Firstly – they have failed in taking the appropriate health measures. This is especially true for the Netherlands, which still cannot choose a course of action, but in the meanwhile managed to become an exporter of the virus and later turned into an exporter of patients to neighbouring countries.

Secondly – in the face of a pandemic, borders cannot be effectively closed. Every collapse in the health system of Italy or Spain is, and will be, felt in the North.

Thirdly – the single market and the freedom of movement of goods, services and people, are exclusively in the interest of the wealthy northern countries. They cannot endure a prolonged period of closed borders neither socially, nor economically. Investments in the health and economic recovery of the South are investments in their own physical and economic survival.

Fourthly – and most importantly – among the hardest-hit countries, and currently lacking positive prospects, is France. No European country can bear the economic and strategic effect of an uncontrolled collapse of the French economy and society in general.

The only possible response to the urgent health needs and the strategic problems related to healthcare, security and economic crisis, is a common one.

In addition to immediate support for the healthcare systems of the most affected member states, the transfer of medical staff and patients, and the securing of hospital capacity, what is needed is a strategic policy for the restoration of the European pharmaceutical, medical and sanitary industries.

A comprehensive European policy dealing with the economic crisis is also paramount. It is a well-known fact that extreme political movements “sprout” best in the environments of a bankrupt middle class and workers from failed industries.

Abandoning Italy and Spain, as well as France, to the fate of a recession would mean a heavy political crisis with potentially catastrophic implications for the entire continent.

Let us not forget that France and Italy are the two countries with the strongest and most notable nationalist and anti-European political parties, and that Spain is seeing a simultaneous rise of the far left and far-right, with anti-European rhetoric on both sides.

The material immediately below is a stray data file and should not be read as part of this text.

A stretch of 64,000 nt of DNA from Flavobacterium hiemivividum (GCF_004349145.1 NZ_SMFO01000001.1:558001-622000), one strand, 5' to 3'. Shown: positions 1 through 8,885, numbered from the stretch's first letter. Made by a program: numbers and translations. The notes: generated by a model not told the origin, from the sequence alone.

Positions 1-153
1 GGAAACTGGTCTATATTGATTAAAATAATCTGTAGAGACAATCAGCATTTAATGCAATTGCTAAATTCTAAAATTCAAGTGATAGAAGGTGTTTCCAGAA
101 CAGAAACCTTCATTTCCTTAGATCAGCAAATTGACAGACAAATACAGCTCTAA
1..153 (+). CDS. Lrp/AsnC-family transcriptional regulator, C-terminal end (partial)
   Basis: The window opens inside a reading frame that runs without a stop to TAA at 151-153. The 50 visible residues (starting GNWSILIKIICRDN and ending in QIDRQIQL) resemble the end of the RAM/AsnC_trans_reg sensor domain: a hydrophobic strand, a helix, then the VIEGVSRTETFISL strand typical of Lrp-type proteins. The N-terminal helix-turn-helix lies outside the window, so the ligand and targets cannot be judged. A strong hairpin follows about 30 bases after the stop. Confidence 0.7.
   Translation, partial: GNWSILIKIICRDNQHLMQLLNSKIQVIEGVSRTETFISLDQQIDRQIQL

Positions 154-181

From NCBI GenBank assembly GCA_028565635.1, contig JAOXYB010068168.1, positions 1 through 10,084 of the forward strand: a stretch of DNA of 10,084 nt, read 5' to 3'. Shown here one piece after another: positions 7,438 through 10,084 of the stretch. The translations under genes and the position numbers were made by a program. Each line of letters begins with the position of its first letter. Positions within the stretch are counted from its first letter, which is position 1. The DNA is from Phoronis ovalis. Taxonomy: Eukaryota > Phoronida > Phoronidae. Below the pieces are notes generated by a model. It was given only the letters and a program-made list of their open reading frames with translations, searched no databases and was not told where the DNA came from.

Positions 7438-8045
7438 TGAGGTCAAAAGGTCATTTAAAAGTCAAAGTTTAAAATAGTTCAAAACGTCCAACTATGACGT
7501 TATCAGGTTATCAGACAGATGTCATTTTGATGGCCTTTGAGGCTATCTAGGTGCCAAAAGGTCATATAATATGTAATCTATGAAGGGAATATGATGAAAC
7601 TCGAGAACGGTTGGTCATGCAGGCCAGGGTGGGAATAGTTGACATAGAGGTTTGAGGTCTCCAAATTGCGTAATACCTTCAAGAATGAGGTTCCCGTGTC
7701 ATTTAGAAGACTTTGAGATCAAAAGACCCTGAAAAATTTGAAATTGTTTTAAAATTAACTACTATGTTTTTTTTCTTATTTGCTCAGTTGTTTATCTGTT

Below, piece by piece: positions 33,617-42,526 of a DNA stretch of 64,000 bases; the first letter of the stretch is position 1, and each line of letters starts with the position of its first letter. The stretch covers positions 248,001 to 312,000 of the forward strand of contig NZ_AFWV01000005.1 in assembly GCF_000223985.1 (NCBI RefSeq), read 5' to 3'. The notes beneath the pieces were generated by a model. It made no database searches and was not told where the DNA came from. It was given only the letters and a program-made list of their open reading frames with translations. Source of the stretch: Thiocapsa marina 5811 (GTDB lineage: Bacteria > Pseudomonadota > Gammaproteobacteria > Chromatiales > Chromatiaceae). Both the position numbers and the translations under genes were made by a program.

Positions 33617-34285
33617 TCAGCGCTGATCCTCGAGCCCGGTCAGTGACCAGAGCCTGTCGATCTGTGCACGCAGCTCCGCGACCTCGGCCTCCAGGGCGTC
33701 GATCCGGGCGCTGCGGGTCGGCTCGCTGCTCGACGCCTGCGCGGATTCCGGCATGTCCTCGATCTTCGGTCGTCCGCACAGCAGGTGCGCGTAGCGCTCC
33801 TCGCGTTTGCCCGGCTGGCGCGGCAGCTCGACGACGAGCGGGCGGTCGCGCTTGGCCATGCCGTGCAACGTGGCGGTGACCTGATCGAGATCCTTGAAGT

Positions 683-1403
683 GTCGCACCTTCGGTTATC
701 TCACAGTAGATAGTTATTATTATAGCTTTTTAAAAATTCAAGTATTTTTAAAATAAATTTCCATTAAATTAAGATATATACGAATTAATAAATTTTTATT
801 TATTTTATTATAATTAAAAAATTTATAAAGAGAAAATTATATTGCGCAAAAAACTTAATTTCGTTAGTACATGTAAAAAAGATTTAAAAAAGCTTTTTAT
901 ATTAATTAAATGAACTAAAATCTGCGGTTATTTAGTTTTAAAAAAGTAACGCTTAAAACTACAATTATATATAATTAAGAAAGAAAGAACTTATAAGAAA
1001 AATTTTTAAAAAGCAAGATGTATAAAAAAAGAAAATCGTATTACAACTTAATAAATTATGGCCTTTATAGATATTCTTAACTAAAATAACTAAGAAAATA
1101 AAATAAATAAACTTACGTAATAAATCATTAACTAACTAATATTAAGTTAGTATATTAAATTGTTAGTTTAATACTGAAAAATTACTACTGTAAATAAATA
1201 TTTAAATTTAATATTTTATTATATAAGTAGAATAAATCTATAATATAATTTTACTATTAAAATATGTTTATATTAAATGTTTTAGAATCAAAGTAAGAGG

The European obligation towards the budget of these core member states is a political imperative without an alternative for the EU.  The “wealthy” states of the North have to choose between untying their purse strings and strategic collapse.

There is also a need for an EU-level guarantee of SMEs, family businesses and the most heavily affected sectors. With the exception of countries like Italy and Spain, for whom family businesses in the tourism sector (currently devastated) are key to the national economy, this matter is also crucial for countries in Central and Eastern Europe.

To conclude – the EU is in a vicious circle. Europe’s institutions lack the resources, and national governments – the desire and democratic mandate – to undertake and finance urgent and mandatory rescue measures. The European “project” seems to be consciously contemplating its suicide, which will be undertaken rationally, with the excuse that it is the only “reasonable” exit.

Nevertheless, there is an alternative exit. And paradoxically, it is in the hands of the traditionally weakest European institution – the European Parliament. It is exactly this institution that was tasked by the Treaties with representing and defending the common interests of the EU’s citizens; of all of us as citizens of a united Europe.

And in this situation, the EP also has an instrument, a tool for political pressure. Without the EP’s consent, neither a multiannual financial framework (MMF) for the 2021-2027 period nor the EU budget for 2020 can be approved.

In the coming days and weeks, the EP must firmly and unanimously declare that it will not accept any compromise through a budget that does not factor in the needs to overcome the crisis and ensure an economic recovery. Europe needs a rescue MMF, far above 1% of its GDP, as well as a crisis budget for 2020.

MEPs must make it clear that MFF negotiations are starting at 2% of GDP and will not go below 1.5%, and that the EU budget for 2020 will be at least 2% of Union GDP. Finding the right recipe for pooling and recovering pandemic debt should also be an integral part of the political budgetary agreement.

The EP, as the chief representative of the EU’s citizens, must lead, and not follow, not only in the process of economic recovery but also in the process of restoring freedom and the normal way of life. Financing the recovery must be indivisibly linked with the elimination of all measures limiting media, political and economic freedoms.